Study that says Snake Dams
by Erik Robinson
New research suggests that ocean-bound salmon forced to pass eight dams -- including four on the lower Snake River -- appear to fare no worse early in their life at sea than salmon crossing only four dams on the Columbia River.
The lead researcher said the study bolsters the case for leaving the Snake River dams in place.
"The farther out from Bonneville, and therefore the later in time, the more tenuous becomes the argument that the Snake River dams are causing the poor survival of Snake River salmon," said David Welch, president of Kintama Research Corp. in Nanaimo, B.C.
However, other fishery scientists strongly criticized the report as severely lacking in scientific rigor. Similar criticism dogged a study last year in which Welch found comparable survival rates for fish migrating the dammed Columbia and the undammed Fraser River in Canada.
"The problems and limitations of these Welch analyses are so extensive as to be pretty much unusable," said Michele DeHart, director of the Fish Passage Center in Portland.
"They've drawn some pretty strong conclusions prematurely from only one year of data," added Howard Schaller, project leader of the Columbia River fisheries office for the U.S. Fish & Wildlife Service in Vancouver.
Welch argues that his latest research, while not flawless, marks a milestone as the first direct detection of salmon smolts in the ocean.
The Pacific Ocean Shelf Tracking project is made of a series of acoustic receivers 700 feet below the ocean surface. Tethered to anchors running out from the coast to the continental shelf, the lineup of sensors is designed to detect acoustic tags implanted in fish. Welch's team installed a half-dozen arrays from the Columbia River all the way to southeast Alaska in an effort to better understand what happens to fish in the ocean.
The Northwest Power and Conservation Council steered $3.6 million to the project over the past three years. The money comes from electric rates paid to the Bonneville Power Administration.
Salmon-friendly improvements at the dams over recent years has reduced the number of ocean-bound juveniles killed as they pass over spillways or dive through turbines. Yet the proportion of Snake River wild and hatchery-raised juveniles that return to the river as adults is generally lower than salmon populations that don't have to pass as many dams.
Scientists theorized that juveniles exhausted by the long outward migration through the stair-stepping reservoirs may suffer from delayed mortality; that is, the journey downriver doesn't kill the fish, but makes it more difficult for them to survive long enough to return to spawn.
Welch wanted to test the theory.
Researchers measured two groups of fish in 2006. They inserted acoustic tags in a total of 794 spring chinook raised in hatcheries, half from the Yakima River basin and half from the Snake River in Idaho. Then they waited.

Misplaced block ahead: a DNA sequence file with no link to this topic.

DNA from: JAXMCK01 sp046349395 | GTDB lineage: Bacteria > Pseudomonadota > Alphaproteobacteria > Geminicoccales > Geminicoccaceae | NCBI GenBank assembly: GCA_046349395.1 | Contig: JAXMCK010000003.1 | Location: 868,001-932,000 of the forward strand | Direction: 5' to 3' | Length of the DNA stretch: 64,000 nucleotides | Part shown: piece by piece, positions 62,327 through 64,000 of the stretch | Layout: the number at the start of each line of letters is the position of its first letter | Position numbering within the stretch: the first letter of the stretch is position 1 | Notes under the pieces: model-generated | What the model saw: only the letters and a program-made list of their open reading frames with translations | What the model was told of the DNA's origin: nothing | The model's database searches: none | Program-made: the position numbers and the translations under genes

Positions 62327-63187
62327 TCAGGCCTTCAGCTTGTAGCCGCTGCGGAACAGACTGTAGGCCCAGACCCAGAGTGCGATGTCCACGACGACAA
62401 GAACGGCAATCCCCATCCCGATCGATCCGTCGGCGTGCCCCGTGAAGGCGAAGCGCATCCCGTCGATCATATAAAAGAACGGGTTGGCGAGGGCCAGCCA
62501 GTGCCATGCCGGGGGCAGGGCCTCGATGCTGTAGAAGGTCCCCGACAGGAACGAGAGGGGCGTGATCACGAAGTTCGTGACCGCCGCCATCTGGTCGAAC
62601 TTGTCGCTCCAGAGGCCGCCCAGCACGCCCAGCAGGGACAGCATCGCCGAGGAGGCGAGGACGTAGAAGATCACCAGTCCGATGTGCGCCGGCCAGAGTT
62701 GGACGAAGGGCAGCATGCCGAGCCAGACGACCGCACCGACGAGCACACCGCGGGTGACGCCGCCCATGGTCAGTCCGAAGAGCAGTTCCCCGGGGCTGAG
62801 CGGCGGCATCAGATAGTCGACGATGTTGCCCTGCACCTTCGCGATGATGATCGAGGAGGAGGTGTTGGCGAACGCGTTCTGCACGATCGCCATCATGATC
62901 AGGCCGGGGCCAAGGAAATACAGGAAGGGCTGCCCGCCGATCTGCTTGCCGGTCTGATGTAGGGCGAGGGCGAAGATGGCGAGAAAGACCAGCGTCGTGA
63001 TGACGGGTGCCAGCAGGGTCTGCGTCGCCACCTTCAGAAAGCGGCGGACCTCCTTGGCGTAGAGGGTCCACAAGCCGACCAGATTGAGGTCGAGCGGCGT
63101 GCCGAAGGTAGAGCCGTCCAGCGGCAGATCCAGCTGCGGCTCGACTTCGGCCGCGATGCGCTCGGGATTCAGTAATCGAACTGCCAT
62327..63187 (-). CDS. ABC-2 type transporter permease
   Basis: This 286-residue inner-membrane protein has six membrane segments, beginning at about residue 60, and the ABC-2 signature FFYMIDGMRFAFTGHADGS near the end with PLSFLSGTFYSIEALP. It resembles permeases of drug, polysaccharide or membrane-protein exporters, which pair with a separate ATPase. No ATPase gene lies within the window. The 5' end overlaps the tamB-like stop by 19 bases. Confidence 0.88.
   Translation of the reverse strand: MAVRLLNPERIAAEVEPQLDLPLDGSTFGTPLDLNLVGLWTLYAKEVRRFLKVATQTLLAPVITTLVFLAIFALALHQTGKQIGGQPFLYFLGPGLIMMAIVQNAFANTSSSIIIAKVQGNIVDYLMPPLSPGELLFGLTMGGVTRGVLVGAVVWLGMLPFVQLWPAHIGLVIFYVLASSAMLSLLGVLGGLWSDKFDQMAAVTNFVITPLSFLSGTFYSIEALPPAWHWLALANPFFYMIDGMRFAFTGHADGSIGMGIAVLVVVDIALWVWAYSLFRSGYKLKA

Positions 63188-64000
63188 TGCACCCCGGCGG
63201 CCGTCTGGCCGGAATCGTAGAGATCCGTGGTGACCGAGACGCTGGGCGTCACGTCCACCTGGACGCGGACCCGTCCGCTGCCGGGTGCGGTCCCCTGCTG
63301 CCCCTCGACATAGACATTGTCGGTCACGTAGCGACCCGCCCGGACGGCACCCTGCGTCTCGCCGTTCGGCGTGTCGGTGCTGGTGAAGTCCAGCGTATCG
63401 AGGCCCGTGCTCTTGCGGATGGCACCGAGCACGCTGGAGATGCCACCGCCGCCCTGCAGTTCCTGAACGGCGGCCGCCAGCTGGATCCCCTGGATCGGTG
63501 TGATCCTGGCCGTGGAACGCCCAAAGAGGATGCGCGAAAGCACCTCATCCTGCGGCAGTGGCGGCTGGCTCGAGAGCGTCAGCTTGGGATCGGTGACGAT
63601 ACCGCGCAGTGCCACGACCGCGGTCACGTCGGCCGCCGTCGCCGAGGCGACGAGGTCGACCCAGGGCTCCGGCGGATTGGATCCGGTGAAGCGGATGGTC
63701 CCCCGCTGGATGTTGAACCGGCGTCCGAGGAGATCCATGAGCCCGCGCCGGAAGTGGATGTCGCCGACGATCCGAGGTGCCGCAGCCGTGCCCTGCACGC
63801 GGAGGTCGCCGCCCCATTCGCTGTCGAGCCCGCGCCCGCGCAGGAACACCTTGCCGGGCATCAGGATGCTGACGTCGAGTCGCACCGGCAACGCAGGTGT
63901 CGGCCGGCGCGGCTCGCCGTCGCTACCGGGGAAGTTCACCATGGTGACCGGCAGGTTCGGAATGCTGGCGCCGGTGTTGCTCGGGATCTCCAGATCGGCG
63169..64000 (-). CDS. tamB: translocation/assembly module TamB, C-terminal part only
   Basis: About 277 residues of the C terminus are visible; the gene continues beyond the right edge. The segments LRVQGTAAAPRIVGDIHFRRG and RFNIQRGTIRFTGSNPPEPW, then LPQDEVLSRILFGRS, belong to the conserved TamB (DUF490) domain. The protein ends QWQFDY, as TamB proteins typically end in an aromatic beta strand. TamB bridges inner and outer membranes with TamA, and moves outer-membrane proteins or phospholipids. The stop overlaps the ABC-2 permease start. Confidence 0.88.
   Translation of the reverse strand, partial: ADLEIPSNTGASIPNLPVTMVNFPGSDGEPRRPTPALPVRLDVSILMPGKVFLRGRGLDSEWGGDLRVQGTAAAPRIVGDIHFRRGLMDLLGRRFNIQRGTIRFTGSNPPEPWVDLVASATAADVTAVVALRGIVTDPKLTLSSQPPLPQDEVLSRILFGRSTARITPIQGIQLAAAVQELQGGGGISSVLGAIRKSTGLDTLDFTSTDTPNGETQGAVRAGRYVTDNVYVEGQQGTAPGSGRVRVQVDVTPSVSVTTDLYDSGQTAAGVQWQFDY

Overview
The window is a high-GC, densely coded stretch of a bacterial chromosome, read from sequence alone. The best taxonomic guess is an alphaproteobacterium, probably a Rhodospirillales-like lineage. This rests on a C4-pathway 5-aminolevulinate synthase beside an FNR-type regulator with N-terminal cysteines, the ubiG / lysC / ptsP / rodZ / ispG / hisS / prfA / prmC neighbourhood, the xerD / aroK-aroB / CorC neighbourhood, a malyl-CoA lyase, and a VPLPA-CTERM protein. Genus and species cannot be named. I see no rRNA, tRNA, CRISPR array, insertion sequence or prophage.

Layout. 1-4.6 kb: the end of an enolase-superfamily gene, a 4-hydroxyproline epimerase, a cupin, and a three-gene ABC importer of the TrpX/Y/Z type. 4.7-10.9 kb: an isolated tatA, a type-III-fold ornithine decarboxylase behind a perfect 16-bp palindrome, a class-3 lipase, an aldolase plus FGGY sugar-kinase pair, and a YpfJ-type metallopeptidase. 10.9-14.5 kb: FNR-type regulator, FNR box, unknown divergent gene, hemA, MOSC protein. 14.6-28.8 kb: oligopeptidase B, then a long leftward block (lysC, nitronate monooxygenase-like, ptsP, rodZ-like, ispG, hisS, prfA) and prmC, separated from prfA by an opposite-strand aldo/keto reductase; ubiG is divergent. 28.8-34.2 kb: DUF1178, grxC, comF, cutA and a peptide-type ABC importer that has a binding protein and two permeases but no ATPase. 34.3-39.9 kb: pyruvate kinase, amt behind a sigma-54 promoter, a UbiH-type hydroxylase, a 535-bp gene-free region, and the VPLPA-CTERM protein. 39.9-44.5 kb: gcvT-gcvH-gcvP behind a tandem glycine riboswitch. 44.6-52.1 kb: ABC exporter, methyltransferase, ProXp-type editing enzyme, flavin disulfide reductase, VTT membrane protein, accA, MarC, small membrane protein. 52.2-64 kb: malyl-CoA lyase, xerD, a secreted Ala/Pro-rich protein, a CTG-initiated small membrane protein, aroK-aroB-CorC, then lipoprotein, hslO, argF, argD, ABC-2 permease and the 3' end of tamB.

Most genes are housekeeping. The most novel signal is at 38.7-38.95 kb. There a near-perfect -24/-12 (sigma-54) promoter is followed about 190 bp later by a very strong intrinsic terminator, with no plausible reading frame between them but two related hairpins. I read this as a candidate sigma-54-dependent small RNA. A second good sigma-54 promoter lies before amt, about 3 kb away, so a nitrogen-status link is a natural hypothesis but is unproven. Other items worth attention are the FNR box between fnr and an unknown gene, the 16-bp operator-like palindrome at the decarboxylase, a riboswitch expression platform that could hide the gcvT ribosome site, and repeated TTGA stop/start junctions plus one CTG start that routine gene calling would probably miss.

Ultimately, a little more than 100 in each group -- roughly a quarter -- were detected along a line of 40 ocean-floor sensors running 18½ miles out to the continental shelf from Willapa Bay.
"This is the first time anybody's ever done this," Welch said. "Most people thought that we couldn't make it work, period. It's not flawless. But it's pretty darn good for a first try, and now we know how to make it even better."
The study acknowledged that the proportion of Snake River spring chinook returning to spawn as adults is only about a fifth of the Yakima River spring chinook. Something is killing more of the Snake River fish, but Welch argues it may be attributable to different migration patterns within the ocean.
"Most salmon biologists, because of their freshwater training, assume the ocean is homogenous and pretty stable over time," he said. "But neither of those assumptions is true."
The results, published last week as a "rapid communication" in the Canadian Journal of Fisheries and Aquatic Sciences, has already engendered a backlash from several scientists involved with Columbia basin salmon issues.
They note that the study relied on a miniscule sample size, the fish were released at different times, and the study assumes both groups were detected equally in the ocean. Further, the relatively large size of the transmitters forced researchers to skew the study toward larger smolts that may not be representative of imperiled wild-spawning salmon. At about 8 percent of the fish's body weight, DeHart described it as roughly the equivalent of a human swallowing a scuba tank.
The findings come at a critical juncture.
Environmental groups, joined by the Nez Perce tribe and the state of Oregon, are suing over the federal government's latest plan to balance hydropower dams against endangered salmon in the Columbia River basin. Several other Columbia basin tribes, along with the states of Washington, Idaho and Montana, support the plan issued in 2008.
The Obama administration has asked for another month to consider whether to defend the plan as its own.
The Northwest Power and Conservation Council, which distributes about $140 million annually in BPA ratepayer dollars, bankrolled the Welch study because it holds promise for tracking salmon in the ocean, spokesman John Harrison said.
Salmon Delayed Mortality Happens Farther Out in Ocean by Rocky Barker, Idaho Statesman, 6/30/9
Salmon Salvation by Ken Olsen, High Country News, 5/4/9
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